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bellar effects. The mature cerebellum is made up of
several distinct cell types, each repeated in an almost
crystalline array (Figure 3.23). The two most distinctive
of these cell types are the giant Purkinje cells and the
very small granule cells. Purkinje cells are the principal
neurons of the cerebellar cortex, sending axons out of
the cortex to the deep cerebellar nuclei. The cerebellar
granule neurons are much more numerous than the
Purkinje cells. In fact, the cerebellar granule cells are
the most numerous type of neuron in the brain. In the
mature cerebellum, they form a layer deep to the Pur-
kinje cells, and their axons extend past the Purkinje cell
layer into the molecular layer. The axons of the granule
cells bifurcate in the molecular layer, into a T-shape,
and these axons extend in the molecular layer for a con-
siderable distance, synapsing on the Purkinje cell den-
drites. One can think of the Purkinje cells as telephone
poles and the granule cell axons as the telephone wires.
The generation of the intricate cerebellar architec-
ture is a complex process. The large Purkinje neurons
are generated from a ventricular zone near the fourth
ventricle of the brainstem, in a manner similar to the
way in which the neurons of the cerebral cortex are
produced (as described in the previous section). Once
they have finished their final mitotic division, the
Purkinje cells migrate a short distance radially to
accumulate as an irregular layer, known as the cere-
bellar plate. As the cerebellum expands, these cells
become aligned to form a single, regularly spaced
layer. The Purkinje cells then grow their elaborate den-
drites. In addition to the Purkinje cells, the ventricular
zone generates several other cerebellar interneurons,
such as the stellate and basket cells.
In contrast to the somewhat standard pattern of
neurogenesis of the Purkinje cells and the stellate and
basket cells, the granule cells arise from a completely
separate progenitor zone, known as the rhombic lip
(Figure 3.24). The granule cell precursors are initially
generated near the rim of the fourth ventricle but then
migrate away from the ventricular zone, over the top
of the developing Purkinje cells to form a secondary
zone of neurogenesis, called the external granule layer .
The cells in this layer continue to actively proliferate,
generating an enormous number of granule cell
progeny, thus increasing the thickness of the external
granule layer considerably. The external granular layer
persists for a considerable time after birth in most
mammals and continues to generate new granule
neurons. There are still granule neurons migrating
from the external granule layer as late as two years
after birth in humans (Jacobson, 1978).
Although the granule neurons are generated super-
ficially in the cerebellar cortex, they come to lie deep to
the Purkinje cells in the mature cerebellum. The devel-
oping granule neurons must therefore migrate past the
FIGURE 3.21 The cells generated by the subventricular zone in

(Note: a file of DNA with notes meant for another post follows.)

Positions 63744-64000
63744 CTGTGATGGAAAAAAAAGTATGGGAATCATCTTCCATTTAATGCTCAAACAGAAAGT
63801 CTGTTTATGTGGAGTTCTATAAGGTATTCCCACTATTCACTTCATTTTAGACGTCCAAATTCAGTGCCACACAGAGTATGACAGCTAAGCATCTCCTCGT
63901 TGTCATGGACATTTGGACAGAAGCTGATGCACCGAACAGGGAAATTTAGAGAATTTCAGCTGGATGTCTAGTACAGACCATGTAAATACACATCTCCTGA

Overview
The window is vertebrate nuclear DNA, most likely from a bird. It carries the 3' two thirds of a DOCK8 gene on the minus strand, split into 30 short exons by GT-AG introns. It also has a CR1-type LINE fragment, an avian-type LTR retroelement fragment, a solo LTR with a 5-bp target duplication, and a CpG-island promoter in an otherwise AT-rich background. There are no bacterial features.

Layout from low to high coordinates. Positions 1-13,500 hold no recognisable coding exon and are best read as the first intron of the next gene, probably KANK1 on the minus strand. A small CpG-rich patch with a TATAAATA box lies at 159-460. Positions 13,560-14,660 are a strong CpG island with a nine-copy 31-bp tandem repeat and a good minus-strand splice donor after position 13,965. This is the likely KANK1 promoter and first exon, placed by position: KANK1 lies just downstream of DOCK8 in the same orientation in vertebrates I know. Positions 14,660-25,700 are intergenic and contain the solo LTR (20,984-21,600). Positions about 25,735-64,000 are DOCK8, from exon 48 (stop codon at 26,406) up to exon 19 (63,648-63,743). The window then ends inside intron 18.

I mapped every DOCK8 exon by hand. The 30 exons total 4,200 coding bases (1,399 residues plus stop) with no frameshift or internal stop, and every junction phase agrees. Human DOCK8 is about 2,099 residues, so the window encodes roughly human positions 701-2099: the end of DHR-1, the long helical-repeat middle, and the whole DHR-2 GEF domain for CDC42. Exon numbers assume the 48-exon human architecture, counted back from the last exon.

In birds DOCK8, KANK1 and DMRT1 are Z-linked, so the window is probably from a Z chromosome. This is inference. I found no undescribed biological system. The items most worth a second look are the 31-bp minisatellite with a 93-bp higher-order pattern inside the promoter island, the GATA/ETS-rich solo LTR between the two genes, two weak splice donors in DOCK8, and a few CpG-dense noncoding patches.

mature rodents migrate to the olfactory bulb in the rostral migratory
stream. The cells migrate in chains, along extended astrocyte net-
works that lie adjacent to the lateral ventricles of the cerebral cortex.
These networks are complex but in general have rostral-caudal
orientation. (From Doetsch and Alvarez-Ruylla, 1996)
neurons of a region of the hippocampus known as the
dentate gyrus originate from the ventricular zone for
relatively short periods of embryonic development in
the rat prior to E14 . These progenitor cells then migrate
to the growing dentate gyrus, and they, too, produce
additional neurons for the rest of embryonic develop-
ment, and even into adult life (see below).
Are radial glial cells also important for the migration
of neurons and progenitors of neurons and progenitors
in the secondary zones of histogenesis? Studies of the
SVZ have been particularly illuminating. After the
initial burst of gliogenesis (see above), most of the cells
generated in the SVZ during the postnatal period and
in mature rodents migrate to the olfactory bulb, in what
is known as the rostral migratory stream (Lois et al.,
1996). The cells migrate in chains, along extended
astrocyte networks. These networks are complex (see
Figure 3.21) but in general have rostral-caudal orienta-
tion. One might imagine that the association of migrat-
ing SVZ cells is analogous to the migration of cortical
neurons along radial glia; however, the SVZ cells do
not appear to require the glia. The migration of SVZ
cells has been termed chain migration and is distinct
from the migration of neurons along radial glia. The
SVZ cells form a chain in vitro, even in cultures devoid
of glial cells, and migrate by sliding along one another.
Figure 3.22 shows this process of leapfrogging SVZ
cells in a time-lapse series. Thus, glia might help to
orient SVZ migration but are not essential for it.
As noted above, the cerebellum is a large, highly
convoluted part of the brain that is critical for control of
our movements, particularly our balance. Cerebellar
function is particularly susceptible to ethanol; the
weaving motion of alcoholics is likely due to the cere-
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